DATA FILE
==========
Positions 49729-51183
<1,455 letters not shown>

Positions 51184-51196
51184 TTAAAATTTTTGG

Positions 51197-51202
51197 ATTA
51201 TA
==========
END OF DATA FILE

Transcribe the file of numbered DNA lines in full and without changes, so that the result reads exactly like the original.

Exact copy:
Positions 49729-51183
<1,455 letters not shown>

Positions 51184-51196
51184 TTAAAATTTTTGG

Positions 51197-51202
51197 ATTA
51201 TA